• 17. • The tension of anxiety, when present in the mothering one, also induces anxiety in the infant.
  • 18. • Eventually, the empathic linkage becomes unnecessary and the self-system operates autonomously within the individual, developing ever more subtle and complex ways to manage the person's anxiety. • Failure to meet these needs results in loneliness and anxiety. • Because there is no such thing as a perfect mother or parent, anxiety is inevitable and becomes the primary driver for personality development.
  • 19. Security operations • Sullivan defined security as the absence of anxiety • The self-system develops a set of mechanisms, called security operations, which effect this goal. • function within Sullivan's theory much as defense mechanisms do within psychoanalytic theory. • Some bore the same labels and definitions as Anna Freud's, but Sullivan is best known for three contributions that bore his distinct stamp: – Apathy, – somnolent detachment, – and selective inattention.
  • 20. Self System • a configuration of the personality traits • developed in childhood and • reinforced by positive affirmation and the security operations developed in childhood to avoid anxiety and threats to self-esteem. • and is the outgrowth of interpersonal experiences, rather than an unfolding of intrapsychic forces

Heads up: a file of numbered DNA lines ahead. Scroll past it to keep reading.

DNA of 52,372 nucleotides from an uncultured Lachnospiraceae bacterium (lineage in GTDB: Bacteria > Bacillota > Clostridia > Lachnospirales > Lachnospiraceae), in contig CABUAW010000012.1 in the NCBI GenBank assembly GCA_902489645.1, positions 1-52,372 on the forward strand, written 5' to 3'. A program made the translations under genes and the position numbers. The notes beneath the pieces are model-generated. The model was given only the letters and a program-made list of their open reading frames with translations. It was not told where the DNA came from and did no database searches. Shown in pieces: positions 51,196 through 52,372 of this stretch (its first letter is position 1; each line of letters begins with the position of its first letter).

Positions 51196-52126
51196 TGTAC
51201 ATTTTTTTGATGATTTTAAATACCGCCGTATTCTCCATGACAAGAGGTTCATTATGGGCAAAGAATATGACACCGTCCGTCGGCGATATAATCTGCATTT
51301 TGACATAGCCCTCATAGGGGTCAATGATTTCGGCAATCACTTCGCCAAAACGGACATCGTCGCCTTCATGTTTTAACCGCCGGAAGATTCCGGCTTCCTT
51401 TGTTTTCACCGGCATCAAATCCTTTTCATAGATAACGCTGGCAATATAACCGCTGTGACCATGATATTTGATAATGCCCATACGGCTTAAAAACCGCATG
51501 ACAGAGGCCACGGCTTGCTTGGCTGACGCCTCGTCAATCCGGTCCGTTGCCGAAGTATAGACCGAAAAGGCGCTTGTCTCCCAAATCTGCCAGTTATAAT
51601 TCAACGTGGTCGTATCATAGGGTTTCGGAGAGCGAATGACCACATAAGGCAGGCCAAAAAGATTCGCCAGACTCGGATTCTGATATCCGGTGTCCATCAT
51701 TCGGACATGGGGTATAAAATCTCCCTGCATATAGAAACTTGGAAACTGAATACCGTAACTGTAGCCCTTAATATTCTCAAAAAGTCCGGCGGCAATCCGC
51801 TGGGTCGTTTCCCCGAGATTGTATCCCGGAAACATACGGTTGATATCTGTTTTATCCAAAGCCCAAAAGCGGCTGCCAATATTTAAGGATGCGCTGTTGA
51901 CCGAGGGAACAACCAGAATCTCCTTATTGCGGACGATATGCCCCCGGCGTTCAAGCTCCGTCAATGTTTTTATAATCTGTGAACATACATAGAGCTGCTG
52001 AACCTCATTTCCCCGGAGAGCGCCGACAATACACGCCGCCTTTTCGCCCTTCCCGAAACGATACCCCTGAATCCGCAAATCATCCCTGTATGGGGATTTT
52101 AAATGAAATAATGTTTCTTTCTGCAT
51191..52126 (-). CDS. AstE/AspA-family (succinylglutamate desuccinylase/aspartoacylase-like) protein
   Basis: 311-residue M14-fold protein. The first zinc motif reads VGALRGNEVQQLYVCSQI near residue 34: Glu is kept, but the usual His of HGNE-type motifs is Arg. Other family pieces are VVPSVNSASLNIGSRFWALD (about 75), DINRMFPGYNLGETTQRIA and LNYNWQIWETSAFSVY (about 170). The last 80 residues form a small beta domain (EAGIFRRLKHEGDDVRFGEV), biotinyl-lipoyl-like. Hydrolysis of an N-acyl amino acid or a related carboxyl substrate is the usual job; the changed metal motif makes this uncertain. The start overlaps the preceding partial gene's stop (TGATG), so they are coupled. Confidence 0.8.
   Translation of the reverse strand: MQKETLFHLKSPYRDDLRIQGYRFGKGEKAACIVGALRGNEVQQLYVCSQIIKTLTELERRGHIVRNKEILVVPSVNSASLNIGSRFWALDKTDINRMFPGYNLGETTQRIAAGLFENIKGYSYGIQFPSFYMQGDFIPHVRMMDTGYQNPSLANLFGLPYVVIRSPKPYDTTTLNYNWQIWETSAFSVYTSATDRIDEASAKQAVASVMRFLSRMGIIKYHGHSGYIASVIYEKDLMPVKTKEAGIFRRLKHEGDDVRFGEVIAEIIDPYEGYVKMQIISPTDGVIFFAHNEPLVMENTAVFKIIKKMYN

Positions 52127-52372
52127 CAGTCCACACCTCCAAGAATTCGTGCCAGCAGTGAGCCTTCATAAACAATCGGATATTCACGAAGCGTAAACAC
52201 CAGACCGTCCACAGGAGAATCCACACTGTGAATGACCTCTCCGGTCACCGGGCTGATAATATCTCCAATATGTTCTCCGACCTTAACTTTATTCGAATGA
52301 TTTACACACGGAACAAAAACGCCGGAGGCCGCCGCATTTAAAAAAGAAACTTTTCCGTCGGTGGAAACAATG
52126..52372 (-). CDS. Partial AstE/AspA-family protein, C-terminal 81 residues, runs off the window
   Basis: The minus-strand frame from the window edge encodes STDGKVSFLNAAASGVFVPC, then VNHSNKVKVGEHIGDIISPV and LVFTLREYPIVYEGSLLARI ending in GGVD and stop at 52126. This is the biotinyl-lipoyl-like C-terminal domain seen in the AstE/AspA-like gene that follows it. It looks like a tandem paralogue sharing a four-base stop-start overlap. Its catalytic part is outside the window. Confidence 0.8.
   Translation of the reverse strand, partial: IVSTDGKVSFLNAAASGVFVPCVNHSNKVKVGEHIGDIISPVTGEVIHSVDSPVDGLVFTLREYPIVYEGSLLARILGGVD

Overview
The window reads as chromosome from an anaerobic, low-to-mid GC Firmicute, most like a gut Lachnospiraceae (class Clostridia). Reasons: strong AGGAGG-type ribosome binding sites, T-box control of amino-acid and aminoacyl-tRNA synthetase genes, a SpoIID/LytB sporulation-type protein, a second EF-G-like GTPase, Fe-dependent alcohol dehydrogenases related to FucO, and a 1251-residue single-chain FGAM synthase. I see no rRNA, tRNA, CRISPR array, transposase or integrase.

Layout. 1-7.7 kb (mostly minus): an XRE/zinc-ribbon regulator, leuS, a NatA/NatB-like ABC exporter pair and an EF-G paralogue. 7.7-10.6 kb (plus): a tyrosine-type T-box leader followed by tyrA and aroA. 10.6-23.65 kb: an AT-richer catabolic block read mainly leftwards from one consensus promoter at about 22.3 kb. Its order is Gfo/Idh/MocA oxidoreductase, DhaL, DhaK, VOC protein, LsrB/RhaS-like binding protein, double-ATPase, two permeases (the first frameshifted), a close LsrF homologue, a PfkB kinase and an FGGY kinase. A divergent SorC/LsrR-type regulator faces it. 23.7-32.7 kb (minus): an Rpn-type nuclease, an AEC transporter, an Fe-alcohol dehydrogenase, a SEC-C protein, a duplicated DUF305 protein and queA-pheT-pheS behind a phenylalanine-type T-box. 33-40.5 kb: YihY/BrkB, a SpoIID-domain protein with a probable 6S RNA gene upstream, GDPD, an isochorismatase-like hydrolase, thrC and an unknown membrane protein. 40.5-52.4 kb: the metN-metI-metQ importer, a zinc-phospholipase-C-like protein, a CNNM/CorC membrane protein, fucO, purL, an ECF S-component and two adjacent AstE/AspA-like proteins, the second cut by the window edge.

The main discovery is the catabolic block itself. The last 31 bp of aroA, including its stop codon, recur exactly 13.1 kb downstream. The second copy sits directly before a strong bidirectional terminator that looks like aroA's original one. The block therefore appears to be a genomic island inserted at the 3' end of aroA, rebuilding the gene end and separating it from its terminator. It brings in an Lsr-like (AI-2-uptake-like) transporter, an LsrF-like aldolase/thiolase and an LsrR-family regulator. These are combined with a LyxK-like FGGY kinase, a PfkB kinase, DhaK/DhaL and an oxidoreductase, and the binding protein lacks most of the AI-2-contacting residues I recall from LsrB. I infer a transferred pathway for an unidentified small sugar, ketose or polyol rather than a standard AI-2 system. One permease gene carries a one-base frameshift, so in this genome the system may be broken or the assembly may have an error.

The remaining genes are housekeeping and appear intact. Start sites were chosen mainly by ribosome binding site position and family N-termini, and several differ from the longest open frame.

• 21. • Sullivan equated the self, identity, or ego with the individual's developed patterns for avoiding the discomforts – that arise from the inability of others to meet one's fundamental needs. – It exists, like all else, purely within an interpersonal framework.
  • 22. Develop mental theories •cognitive •social
  • 23. The Prototaxic mode • undifferentiated thought that cannot separate the whole into parts or use symbols. • It occurs normally in infancy • and also appears in patients with schizophrenia, mystical experiences The Parataxic mode The Syntaxic mode • events are causally related because of temporal or serial connections. • Logical relationships, however, are not perceived • Begins early in childhood • explain transference, slips of the tongue, and paranoid ideation. • the logical, rational, and most mature type of cognitive functioning of which a person is capable. • based on the development of language and consensual validation
  • 24. • These three types of thinking and experiencing occur side by side in all persons; – it is the rare person who functions exclusively in the syntaxic mode. • Maturity may be defined as extensive predominance of the syntactic mode of experiencing.
  • 25. Develop mental theories • cognitive •social
  • 26. somewhat based on his three evolving cognitive modes. However, disturbed interpersonal relationships may cause persistence of the more primitive (prototaxic or parataxic) ways of experiencing the world.